Science

Vector-based video could mean no more pixels

Vector-based video could mean ...
A newly-developed codec could make pixels obsolete within five years, according to its creators
A newly-developed codec could make pixels obsolete within five years, according to its creators
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A newly-developed codec could make pixels obsolete within five years, according to its creators
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A newly-developed codec could make pixels obsolete within five years, according to its creators

Unlike traditional bitmap graphics, which are made up of an array of pixels, vector graphics consist of lines, curves and shapes that are based on geometric formulas. Not only do they take up far less memory than bitmaps, but sections of them can also be enlarged without any loss of resolution. Currently, however, vector graphics aren’t well-suited to photorealistic applications, such as video. That may be about to change, though, as researchers from the UK’s University of Bath have developed a new program that is said to overcome such limitations – the scientists believe that the technology could make pixels obsolete within five years.

The main problem with vector graphics is that they tend to be made up of sharply-defined areas of solid color, lacking the subtle transitions between those areas that are seen in bitmaps. As a result, the graphics are good for things like posters and animation, but tend to look a little cartoon-like.

The new codec (a program that encodes or decodes a digital video stream) is reportedly capable of filling in the boundaries between the elements in vector images. No details have been released regarding how the process works. The result, however, is moving vector-based video that is said to be equal in quality to bitmap video.

“This is a significant breakthrough which will revolutionize the way visual media is produced,” said Prof. Phil Willis, of the university’s Department of Computer Science.

The codec was developed in partnership with tech firms Root6 Technology, Smoke & Mirrors and Ovation Data Services. Commercial partners are now being sought to develop the technology further.

Samples of the vector-based video can be seen at the UBath link below.

Source: University of Bath via PopSci

17 comments
mooseman
Sounds good! The main thing is to ensure that this codec is *open-source*. That way, there will be no vendor lock-in.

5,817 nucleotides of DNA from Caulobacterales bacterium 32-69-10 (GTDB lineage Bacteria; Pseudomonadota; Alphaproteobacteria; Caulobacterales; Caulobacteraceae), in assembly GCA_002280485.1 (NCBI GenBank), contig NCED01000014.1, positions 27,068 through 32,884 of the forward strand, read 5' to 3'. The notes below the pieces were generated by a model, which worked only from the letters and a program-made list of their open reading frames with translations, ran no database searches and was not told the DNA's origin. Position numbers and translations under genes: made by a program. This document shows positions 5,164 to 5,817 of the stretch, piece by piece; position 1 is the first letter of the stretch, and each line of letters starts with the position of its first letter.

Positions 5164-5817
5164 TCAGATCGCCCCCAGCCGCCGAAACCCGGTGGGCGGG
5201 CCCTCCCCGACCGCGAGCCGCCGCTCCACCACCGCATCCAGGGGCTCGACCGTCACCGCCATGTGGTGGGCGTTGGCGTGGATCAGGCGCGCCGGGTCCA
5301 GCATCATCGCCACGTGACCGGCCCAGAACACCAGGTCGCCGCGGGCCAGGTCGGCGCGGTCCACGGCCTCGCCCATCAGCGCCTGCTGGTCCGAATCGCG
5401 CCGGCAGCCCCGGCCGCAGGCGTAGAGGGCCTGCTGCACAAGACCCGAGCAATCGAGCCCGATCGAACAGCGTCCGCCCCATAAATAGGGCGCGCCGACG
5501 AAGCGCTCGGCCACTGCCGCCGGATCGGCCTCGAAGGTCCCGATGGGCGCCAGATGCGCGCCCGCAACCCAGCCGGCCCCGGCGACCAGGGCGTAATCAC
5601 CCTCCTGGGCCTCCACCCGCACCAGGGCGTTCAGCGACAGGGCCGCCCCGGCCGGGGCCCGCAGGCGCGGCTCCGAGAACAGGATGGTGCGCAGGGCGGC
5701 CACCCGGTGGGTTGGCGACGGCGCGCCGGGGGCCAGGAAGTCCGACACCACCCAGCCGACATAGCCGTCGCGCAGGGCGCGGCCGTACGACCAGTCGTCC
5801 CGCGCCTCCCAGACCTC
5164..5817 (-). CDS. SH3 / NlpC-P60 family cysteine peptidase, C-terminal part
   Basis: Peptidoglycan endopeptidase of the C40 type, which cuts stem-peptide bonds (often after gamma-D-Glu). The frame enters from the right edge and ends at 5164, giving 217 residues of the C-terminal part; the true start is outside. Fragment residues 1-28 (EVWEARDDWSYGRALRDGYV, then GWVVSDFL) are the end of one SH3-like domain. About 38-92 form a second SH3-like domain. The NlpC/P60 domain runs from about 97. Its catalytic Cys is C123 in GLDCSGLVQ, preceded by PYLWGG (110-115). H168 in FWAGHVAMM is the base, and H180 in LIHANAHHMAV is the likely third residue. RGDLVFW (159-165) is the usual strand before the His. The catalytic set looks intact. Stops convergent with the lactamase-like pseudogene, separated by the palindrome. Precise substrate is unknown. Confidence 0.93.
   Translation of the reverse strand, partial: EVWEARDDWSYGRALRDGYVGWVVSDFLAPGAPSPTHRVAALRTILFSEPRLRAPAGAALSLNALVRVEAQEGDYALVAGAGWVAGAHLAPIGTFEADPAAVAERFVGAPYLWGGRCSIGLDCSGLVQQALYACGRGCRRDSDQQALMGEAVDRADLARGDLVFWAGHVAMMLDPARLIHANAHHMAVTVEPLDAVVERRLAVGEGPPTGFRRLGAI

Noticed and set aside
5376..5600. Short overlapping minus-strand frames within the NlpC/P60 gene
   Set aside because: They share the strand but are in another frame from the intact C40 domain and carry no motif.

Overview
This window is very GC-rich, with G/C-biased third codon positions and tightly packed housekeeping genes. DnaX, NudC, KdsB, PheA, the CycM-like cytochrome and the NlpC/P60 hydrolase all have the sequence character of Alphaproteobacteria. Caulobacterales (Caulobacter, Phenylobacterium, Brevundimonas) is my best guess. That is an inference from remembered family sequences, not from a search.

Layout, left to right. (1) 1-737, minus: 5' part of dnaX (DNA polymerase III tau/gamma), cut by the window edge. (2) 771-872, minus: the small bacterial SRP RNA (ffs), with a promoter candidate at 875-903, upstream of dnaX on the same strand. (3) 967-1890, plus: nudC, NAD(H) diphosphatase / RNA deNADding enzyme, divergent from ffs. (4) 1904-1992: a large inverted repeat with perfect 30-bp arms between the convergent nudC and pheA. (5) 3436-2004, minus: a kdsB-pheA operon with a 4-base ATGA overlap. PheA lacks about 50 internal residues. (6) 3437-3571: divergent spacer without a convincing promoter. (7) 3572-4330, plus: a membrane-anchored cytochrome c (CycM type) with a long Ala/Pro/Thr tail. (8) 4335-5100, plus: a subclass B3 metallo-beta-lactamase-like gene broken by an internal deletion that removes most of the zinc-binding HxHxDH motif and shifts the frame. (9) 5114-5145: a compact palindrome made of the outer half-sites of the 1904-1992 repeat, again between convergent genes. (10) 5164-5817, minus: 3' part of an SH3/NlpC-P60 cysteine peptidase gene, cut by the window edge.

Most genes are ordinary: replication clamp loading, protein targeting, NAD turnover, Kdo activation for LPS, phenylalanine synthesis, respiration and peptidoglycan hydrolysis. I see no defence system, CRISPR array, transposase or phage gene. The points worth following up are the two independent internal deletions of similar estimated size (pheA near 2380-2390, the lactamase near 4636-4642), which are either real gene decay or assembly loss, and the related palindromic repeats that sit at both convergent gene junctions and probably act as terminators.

Todd Dunning
This is a very big deal.
Transformative, in fact. The effect on gaming in particular will be stunning. I hope they can get it to 100% quality, the demo video was obviously hiding a lot.
But a great idea nonetheless, and certainly the market need is there.
davem2
I'm very skeptical. Following the links to the video showed nothing convincing. Lets see a side by side of a large photo in both bitmap and their new vector format. I can't see how a vector based codec can be more accurate at representing an image on display devices that still uses pixels. Bitmaps of sufficient resolution include unique info for each and every pixel on the display device.
MQ
Light field vector maps are a great advancement in imaging....
BUT... this may be a little sensationalised.
Pixels are the byproduct of the digital nature of photography (and video)
There still must be a finite spatial sampling step, and this means that the effective pixel limit will still remain....
Between the sampled variables, obviously it is possible to average the light vector field to obtain a "lossless" picture, however if the information which was not captured in that space was information, other than the average of the adjacent pixels, information will still be lost in the sampling method.
This technique is also done in digital filtering of images with traditional pixels, it is possible to re interpolate the pixels to increase the pixel density and then perform a gaussian filter operation (or other spatial averaging (or whatever operation is desired) and "recover" the lost data.
This being as it is, I will not be unhappy with increased image detail with a smaller storage size....
If I am very wrong, please, someone who knows the topic set me straight. (Not asking for a bunch of hate for being a bit pedantic.)
The ability to change focus points, or to focus on everything in the image, have multiple discrete focus points, or viewer selected real-time enhancement will be awesome. (If it is possible with the "limited" computing power now available...)
DemonDuck
"...the scientists believe that the technology could make pixels obsolete within five years."
...until the image is viewed on a digital device.... Then PIXELS!!!
Rusty Harris
You know how nice that would be, if you are the family "photoshop guy" and get a 800x600 photo they want enlarged, and for the 4,394 time you tell them you can't blow it up too much without a HUGE loss of quality?
Todd Dunning
Rusty I feel your pain buddy... since 1997 at least.
Cpat
Its back to the future! It will be like sitting at a colorized IBM 2250 from the 1970's.
Gregg Eshelman
Every graphic artist should post this by their desk. http://www.greystoneinn.net/comics/20040330.gif
c w
@Rusty and Todd
"Can you blow this up?"
"Sure. Got any firecrackers?"